How do fledgling companies make it from idea to multimillion-dollar Internet IPOs? Steve Harmon, whom CBS MarketWatch calls one of Wall Street's top Internet stock analysts, shows how an innovator can convert sparks of imagination into a money-making Internet business.
Harmon describes the Internet environment as "zero gravity", a place where information, communication, and wealth flow up, down, and sideways as in an astronaut's weightless environment. The result is nanosecond commerce - easy, inexpensive, customized - with a market not bound by locale or time.
In this book, Harmon introduces you to leading entrepreneurs and venture capitalists who describe how they built companies in cyberspace. From finding funding to structuring your financing, he provides myriad valuable resources to help you along the way.
©1999 Steve Harmon; (P)2000 Blackstone Audio, Inc.
"The author's writing is edgy enough to be entertaining and practical enough to deliver insights to the average investor or student of the equities markets." (AudioFile)
"This is about as complete a manual as an entry-level entrepreneur could hope for....[Harmon] offers inspirational stories of the true VC successes and includes interviews with the VCs themselves, letting them say in their own words how they pick the winners, and how you can become one of them." (Amazon.com review)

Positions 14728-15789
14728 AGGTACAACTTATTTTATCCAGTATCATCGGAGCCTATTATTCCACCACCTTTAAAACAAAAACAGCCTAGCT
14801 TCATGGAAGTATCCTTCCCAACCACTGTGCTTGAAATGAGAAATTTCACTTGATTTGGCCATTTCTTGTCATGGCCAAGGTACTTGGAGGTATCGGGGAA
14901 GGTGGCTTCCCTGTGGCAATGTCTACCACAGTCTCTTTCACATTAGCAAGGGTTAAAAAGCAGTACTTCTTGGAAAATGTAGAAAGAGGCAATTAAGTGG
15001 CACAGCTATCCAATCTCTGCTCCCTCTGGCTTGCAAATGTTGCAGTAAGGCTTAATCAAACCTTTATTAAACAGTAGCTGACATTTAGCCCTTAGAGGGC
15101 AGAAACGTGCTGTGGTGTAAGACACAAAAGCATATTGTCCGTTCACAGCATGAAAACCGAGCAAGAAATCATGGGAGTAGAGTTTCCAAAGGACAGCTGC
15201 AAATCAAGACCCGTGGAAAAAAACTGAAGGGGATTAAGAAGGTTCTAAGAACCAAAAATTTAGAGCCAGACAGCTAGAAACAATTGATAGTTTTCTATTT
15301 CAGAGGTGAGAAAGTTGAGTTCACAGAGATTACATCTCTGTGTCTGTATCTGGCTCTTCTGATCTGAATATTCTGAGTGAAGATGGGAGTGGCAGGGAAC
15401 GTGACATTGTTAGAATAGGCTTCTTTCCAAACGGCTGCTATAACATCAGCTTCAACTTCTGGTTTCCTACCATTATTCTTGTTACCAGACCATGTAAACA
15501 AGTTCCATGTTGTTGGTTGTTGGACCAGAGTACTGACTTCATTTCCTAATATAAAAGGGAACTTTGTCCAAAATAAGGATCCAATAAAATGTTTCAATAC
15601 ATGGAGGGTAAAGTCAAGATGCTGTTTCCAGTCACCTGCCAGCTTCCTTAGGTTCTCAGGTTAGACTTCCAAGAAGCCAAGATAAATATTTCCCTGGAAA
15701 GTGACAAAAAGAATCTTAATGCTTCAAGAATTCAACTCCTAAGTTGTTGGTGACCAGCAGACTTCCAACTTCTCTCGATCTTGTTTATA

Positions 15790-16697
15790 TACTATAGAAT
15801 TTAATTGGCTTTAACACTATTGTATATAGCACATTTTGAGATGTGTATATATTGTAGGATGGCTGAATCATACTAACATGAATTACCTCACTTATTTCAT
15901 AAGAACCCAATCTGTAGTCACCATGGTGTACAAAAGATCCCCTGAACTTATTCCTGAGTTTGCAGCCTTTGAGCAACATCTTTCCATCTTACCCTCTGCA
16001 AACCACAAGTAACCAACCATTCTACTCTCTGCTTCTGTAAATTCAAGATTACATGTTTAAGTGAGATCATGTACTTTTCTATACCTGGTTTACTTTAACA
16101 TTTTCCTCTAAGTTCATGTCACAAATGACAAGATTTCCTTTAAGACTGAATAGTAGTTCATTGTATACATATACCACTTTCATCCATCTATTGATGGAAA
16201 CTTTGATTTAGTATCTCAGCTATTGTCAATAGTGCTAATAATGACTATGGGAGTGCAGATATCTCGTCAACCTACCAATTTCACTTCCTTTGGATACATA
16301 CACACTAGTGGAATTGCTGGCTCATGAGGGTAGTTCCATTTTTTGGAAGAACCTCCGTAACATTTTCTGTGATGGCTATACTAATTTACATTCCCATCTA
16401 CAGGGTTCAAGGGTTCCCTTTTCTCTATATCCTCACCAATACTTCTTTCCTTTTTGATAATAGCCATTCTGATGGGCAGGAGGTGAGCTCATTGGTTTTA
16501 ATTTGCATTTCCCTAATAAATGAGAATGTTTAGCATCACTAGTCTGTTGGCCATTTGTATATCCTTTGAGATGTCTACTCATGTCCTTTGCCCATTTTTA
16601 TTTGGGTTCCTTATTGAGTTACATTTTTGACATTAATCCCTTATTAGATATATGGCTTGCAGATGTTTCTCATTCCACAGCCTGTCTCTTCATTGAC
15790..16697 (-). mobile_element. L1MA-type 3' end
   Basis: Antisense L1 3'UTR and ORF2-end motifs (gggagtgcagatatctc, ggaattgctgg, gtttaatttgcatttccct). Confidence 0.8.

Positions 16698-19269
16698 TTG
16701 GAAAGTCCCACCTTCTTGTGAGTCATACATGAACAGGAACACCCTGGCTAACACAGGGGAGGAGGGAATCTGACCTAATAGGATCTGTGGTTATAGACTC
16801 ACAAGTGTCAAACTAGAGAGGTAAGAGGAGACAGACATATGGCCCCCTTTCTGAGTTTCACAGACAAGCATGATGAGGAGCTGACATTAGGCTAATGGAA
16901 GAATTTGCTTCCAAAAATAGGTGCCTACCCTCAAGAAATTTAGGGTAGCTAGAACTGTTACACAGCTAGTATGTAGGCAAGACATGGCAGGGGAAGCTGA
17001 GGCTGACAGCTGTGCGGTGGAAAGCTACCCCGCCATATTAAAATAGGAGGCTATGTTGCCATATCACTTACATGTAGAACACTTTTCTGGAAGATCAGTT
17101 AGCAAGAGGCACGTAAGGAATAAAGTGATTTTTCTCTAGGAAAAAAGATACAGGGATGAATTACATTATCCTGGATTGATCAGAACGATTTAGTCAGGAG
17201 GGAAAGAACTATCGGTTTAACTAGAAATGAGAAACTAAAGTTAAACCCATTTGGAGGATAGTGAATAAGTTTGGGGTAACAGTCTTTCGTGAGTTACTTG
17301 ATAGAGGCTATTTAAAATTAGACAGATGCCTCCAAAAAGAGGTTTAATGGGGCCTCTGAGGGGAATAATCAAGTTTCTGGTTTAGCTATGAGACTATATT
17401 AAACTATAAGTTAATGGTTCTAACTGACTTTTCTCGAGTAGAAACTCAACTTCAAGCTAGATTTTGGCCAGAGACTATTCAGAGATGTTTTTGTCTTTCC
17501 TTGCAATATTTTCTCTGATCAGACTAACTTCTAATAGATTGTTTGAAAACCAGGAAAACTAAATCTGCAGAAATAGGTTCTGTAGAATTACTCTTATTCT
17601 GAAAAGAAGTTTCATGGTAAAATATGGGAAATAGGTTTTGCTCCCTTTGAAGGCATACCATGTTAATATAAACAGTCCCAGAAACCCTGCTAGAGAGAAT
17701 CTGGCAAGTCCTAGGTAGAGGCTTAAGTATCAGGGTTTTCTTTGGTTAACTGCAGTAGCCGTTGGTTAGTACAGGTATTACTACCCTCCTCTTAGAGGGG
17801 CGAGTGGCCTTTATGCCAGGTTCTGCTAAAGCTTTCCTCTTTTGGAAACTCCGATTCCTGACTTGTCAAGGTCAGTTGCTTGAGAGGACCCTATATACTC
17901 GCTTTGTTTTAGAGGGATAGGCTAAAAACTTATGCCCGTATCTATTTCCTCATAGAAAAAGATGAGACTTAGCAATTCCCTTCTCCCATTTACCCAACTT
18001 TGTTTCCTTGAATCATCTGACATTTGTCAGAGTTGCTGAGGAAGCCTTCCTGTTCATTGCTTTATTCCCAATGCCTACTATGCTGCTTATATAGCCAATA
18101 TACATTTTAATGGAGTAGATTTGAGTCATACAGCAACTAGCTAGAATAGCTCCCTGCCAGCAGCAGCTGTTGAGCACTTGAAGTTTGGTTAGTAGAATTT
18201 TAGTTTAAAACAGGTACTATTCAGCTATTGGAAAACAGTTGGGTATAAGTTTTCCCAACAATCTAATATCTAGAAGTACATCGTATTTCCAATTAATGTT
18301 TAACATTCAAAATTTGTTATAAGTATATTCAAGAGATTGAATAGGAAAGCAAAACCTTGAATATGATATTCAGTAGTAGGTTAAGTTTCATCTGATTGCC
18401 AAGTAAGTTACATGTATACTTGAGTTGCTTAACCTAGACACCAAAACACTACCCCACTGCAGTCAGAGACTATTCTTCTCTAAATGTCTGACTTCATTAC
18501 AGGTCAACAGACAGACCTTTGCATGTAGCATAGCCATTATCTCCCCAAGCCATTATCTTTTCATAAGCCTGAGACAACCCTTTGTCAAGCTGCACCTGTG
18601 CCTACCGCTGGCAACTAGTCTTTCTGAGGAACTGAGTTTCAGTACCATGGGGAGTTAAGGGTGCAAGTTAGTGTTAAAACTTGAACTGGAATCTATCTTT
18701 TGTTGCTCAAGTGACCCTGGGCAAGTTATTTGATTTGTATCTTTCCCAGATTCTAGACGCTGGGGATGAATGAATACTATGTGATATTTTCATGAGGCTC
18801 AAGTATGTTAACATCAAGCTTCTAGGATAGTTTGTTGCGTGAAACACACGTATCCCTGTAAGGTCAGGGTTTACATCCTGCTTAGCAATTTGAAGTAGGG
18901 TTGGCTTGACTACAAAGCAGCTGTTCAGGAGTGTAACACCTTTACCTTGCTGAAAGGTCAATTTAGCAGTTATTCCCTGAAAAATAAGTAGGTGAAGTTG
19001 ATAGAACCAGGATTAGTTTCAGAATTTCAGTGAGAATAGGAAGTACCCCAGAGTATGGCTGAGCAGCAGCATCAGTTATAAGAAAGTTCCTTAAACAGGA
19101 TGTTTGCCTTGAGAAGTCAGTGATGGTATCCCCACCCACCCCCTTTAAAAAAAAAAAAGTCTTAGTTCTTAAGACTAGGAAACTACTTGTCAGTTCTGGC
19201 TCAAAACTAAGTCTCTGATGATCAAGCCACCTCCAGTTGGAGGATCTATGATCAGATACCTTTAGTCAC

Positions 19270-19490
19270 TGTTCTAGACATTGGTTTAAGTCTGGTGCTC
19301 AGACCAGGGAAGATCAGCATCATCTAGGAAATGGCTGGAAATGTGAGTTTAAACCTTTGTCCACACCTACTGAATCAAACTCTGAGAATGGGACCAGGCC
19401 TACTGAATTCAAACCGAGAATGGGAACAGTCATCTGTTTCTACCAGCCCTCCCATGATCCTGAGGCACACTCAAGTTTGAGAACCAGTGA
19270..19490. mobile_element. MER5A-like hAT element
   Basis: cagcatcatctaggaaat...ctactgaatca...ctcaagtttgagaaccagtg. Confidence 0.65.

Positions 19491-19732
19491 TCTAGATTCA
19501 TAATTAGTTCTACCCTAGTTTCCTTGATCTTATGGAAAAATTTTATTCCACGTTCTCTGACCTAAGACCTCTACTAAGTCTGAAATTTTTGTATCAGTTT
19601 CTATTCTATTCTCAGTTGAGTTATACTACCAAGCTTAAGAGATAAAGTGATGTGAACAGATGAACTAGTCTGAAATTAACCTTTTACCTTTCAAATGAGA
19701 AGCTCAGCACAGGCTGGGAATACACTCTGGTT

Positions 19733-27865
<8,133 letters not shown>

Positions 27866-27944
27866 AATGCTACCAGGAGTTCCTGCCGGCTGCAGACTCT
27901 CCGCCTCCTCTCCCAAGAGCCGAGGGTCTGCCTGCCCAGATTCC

I bought this book to listen to it. It's a bit dated, and I knew that before buying it hoping for good content.
It is a awful audiobook. At least half of the book is the narrator reading charts from the print book. If you want to take in the contents of this book, please for the love of god buy the written book. This book may be ok in its written form, but the audio form isn't worth the time it takes to download it.
Some of the non-statistic stuff is good, but nothing can make good the reading of charts that this audio book is.
A lot of numbers and statistics very monotone narrator.
Simplify the data stats
Do not listen to this while driving you may fall asleep!
"Half the book is reading out tables"
I listen to audio books all the time and really enjoy them. However, I couldn't believe this one read out countless tables to me! The introduction was fine but most of the book was made up by the reading out of tables. Surely there is a better way to get the point across? Maybe the author could have explained and commented on their meaning instead.
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